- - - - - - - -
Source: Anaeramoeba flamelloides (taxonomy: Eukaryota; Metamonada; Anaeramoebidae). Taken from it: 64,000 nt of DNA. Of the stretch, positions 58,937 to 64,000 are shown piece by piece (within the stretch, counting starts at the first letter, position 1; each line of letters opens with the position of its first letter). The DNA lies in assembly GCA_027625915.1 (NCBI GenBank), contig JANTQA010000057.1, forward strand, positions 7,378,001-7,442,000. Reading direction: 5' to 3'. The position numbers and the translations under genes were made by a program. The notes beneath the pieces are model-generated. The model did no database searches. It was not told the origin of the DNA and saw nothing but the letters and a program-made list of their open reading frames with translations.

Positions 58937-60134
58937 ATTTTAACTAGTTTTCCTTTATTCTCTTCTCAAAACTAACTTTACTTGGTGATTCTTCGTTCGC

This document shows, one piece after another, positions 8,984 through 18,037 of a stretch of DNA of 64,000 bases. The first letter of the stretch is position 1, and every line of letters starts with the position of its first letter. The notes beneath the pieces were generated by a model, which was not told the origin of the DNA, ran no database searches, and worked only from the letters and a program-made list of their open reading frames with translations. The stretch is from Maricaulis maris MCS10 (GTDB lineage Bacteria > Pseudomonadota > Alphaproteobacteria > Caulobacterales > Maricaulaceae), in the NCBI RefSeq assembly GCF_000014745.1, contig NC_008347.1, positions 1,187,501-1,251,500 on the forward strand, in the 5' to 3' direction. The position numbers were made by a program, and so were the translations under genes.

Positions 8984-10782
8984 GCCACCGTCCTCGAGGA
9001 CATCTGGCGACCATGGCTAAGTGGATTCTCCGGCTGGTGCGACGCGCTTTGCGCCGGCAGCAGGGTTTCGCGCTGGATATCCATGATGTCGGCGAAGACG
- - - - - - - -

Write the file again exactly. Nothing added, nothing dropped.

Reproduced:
Source: Anaeramoeba flamelloides (taxonomy: Eukaryota; Metamonada; Anaeramoebidae). Taken from it: 64,000 nt of DNA. Of the stretch, positions 58,937 to 64,000 are shown piece by piece (within the stretch, counting starts at the first letter, position 1; each line of letters opens with the position of its first letter). The DNA lies in assembly GCA_027625915.1 (NCBI GenBank), contig JANTQA010000057.1, forward strand, positions 7,378,001-7,442,000. Reading direction: 5' to 3'. The position numbers and the translations under genes were made by a program. The notes beneath the pieces are model-generated. The model did no database searches. It was not told the origin of the DNA and saw nothing but the letters and a program-made list of their open reading frames with translations.

Positions 58937-60134
58937 ATTTTAACTAGTTTTCCTTTATTCTCTTCTCAAAACTAACTTTACTTGGTGATTCTTCGTTCGC

This document shows, one piece after another, positions 8,984 through 18,037 of a stretch of DNA of 64,000 bases. The first letter of the stretch is position 1, and every line of letters starts with the position of its first letter. The notes beneath the pieces were generated by a model, which was not told the origin of the DNA, ran no database searches, and worked only from the letters and a program-made list of their open reading frames with translations. The stretch is from Maricaulis maris MCS10 (GTDB lineage Bacteria > Pseudomonadota > Alphaproteobacteria > Caulobacterales > Maricaulaceae), in the NCBI RefSeq assembly GCF_000014745.1, contig NC_008347.1, positions 1,187,501-1,251,500 on the forward strand, in the 5' to 3' direction. The position numbers were made by a program, and so were the translations under genes.

Positions 8984-10782
8984 GCCACCGTCCTCGAGGA
9001 CATCTGGCGACCATGGCTAAGTGGATTCTCCGGCTGGTGCGACGCGCTTTGCGCCGGCAGCAGGGTTTCGCGCTGGATATCCATGATGTCGGCGAAGACG